The invaluable interplay of business and personal utterly resonates with me. My business network is highly personal, with collaboration and connection among people who get the interplay. Because we all roll this way, the bonds are tight.

People often talk of the separation of the professional and the personal as though they must divide. Or they say, of course business is personal -- and leave it at that. But, there are fine lines; it is not so black and white. Personalization is not simply emotionalizing or socializing the business sphere; it factors in intellectual connectivity, accountability, ethics, moral compass, and all kinds of very real personal currencies. As a professional, you must personalize -- again, not emotionalize, but embody and convey very personal values -- in order to contribute meaningfully, learn and sustain.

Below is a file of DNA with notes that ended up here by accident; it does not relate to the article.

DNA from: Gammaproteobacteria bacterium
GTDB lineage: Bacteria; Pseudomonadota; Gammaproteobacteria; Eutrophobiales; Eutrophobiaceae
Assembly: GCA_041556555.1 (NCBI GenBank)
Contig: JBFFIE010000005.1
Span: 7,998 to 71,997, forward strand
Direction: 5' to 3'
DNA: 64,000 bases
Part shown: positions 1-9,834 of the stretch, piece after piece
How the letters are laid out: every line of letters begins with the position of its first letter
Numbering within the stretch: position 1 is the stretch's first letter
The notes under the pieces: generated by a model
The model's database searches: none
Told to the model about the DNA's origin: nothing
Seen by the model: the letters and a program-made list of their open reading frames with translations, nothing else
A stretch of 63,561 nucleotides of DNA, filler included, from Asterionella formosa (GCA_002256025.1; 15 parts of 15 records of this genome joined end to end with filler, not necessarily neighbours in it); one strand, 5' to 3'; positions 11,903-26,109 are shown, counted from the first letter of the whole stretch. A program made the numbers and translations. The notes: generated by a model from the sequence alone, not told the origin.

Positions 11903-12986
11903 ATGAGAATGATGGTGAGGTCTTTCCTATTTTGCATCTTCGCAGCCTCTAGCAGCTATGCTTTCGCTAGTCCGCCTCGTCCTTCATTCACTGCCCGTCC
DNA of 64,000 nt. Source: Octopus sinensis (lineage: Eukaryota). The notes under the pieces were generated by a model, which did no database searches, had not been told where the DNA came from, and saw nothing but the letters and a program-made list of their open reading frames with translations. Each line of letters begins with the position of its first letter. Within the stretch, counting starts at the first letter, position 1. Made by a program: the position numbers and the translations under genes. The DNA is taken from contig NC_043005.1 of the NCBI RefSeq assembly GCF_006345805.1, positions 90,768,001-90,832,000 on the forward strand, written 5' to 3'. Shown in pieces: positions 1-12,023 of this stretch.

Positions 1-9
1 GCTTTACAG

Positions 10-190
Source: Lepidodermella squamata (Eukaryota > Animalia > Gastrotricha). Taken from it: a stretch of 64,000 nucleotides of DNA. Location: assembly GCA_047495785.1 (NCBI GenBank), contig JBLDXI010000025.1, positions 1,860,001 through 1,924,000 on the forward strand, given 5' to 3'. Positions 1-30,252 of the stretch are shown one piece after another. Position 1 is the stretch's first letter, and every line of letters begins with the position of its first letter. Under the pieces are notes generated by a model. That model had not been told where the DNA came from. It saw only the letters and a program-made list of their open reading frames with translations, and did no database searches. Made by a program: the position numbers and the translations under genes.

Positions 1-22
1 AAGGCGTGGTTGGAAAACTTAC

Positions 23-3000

During these meetings, I was thinking about what feeds such an enriching exchange. One, I appreciate the array of standpoint: agency principals, founders, media supervisors, practice or discipline leaders, and respected thought leaders. Second, the number of, shall we say, rings around the tree spans a great range. There are old-guard, people I respect from the earliest days of my media career back in the Bay Area; new vitality from the country's best agencies; up and coming mavens of emerging media; executives who've lived the brand and agency side with equal heft and contribution. The room sings with this mix.

And right now, with the difficult economy to deal with, there is something so fortifying about these very personalized business relationships and gatherings. If we didn't treat our professional lives and pursuits so personally, we might be experiencing a whole other level of impact, as support systems fall away when the going gets tough.